Proposed Rule Would Exempt Oil, Gas Development From CWA Permits

On Dec. 30, 2005, EPA announced it is proposing revisions to stormwater regulations under the Clean Water Act to advance the comprehensive energy policy recently enacted by Congress.

The proposed action, required by the Energy Policy Act of 2005, would modify National Pollutant Discharge Elimination System (NPDES) regulations to state that uncontaminated stormwater discharges from oil and gas field activities do not require federal Clean Water Act permits.

The 1987 Water Quality Act (WQA) added a section 402(p) to the Clean Water Act (CWA) requiring EPA to develop and implement a stormwater permitting program. The agency developed this program in two phases (Phase I: 1990; Phase II: 1999). Those regulations establish NPDES permit requirements for municipal, industrial, and construction site stormwater runoff. The WQA also added section 402(l)(2) to the CWA specifying that EPA and states shall not require NPDES permits for uncontaminated stormwater discharges from oil and gas exploration, production, processing or treatment operations, or transmission facilities. Since 1992 EPA has interpreted the 402(l)(2) exemption as not applying to construction activities (i.e., permit coverage is required).

In 2002, shortly before the Phase II regulations took effect for small construction activities disturbing one to five acres, industry stakeholders notified EPA that the agency had incorrectly assumed that oil and gas activities would not be affected by these permit requirements. Industry noted that these regulations would apply to approximately 30,000 sites annually and would have a significant economic impact on the industry. In response, EPA deferred (until June 12, 2006) the Phase II stormwater requirements for small oil and gas construction activities disturbing one to five acres to analyze the costs and benefits associated with those regulations. EPA planned to propose an action in the Federal Register in late 2005 and finalize this action before the June 12, 2006 deferral expiration.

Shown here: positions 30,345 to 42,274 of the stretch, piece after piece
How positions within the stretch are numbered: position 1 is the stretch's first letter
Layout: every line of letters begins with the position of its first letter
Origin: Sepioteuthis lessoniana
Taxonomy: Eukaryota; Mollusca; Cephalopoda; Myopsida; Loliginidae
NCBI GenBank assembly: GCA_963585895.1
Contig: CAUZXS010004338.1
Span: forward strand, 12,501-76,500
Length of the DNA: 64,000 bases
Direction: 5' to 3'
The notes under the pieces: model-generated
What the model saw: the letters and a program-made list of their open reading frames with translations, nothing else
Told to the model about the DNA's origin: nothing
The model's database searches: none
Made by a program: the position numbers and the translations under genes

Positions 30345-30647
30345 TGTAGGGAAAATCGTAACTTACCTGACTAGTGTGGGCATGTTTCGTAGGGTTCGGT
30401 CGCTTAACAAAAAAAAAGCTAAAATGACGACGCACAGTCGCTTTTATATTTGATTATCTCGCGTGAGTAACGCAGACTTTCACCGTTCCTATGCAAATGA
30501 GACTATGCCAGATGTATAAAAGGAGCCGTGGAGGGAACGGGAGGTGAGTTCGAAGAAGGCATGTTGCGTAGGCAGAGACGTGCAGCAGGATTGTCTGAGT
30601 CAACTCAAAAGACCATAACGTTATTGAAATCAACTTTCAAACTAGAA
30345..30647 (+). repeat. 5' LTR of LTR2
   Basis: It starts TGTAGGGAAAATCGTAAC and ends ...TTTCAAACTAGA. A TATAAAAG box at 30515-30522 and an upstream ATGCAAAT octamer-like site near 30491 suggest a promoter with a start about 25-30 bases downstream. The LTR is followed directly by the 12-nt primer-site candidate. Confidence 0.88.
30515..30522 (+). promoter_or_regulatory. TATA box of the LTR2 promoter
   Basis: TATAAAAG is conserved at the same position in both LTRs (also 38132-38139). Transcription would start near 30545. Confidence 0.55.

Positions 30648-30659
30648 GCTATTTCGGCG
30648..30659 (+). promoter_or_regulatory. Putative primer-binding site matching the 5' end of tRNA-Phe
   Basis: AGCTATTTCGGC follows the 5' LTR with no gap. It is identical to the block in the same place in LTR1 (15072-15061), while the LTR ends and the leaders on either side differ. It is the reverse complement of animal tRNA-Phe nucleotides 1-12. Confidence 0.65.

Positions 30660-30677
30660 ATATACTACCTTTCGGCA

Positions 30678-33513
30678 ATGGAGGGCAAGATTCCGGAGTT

Before the agency proposed an action, Congress passed the Energy Policy Act of 2005, which became law on Aug. 8, 2005. Section 323 of this Act added a new paragraph (24) to Section 502 of the CWA to define the term "oil and gas exploration, production, processing, or treatment, or transmission facilities" to mean "all field activities or operations associated with exploration, production, processing, or treatment operations, or transmission facilities, including activities necessary to prepare a site for drilling and for the movement and placement of drilling equipment, whether or not such field activities or operations may be considered to be construction activities." The term "oil and gas exploration, production, processing, or treatment, or transmission facilities" is the term used in 402(l)(2) of the CWA and in the NPDES regulations to define those types of activities not required to obtain NPDES permit coverage for stormwater discharges. This statutory change broadened the scope of the 402(l)(2) exemption and rendered EPA's ongoing Phase II analysis unnecessary. It also altered the Phase I regulatory requirements.

The proposed rule specifies that storm water discharges from oil and gas-related construction activities are exempt from NPDES permit coverage, except in very limited instances. EPA interprets this exclusion to apply to construction of drilling sites, waste management pits, and access roads, as well as construction of the transportation and treatment infrastructure such as pipelines, natural gas treatment plants, natural gas pipeline compressor stations, and crude oil pumping stations. Construction activities that result in a discharge of a reportable quantity release or that contribute pollutants (other than non-contaminated sediments) to a violation of a water quality standard are still subject to permit coverage.

This action also encourages voluntary application of best-management practices for oil and gas field construction activities to minimize erosion and control sediment, officials said.

The proposed rule will be available for public comment for 45 days after publication in the Federal Register (which has not been published yet as of press time). For further information, including a copy of the proposed rule, visit

This article originally appeared in the 01/01/2006 issue of Environmental Protection.

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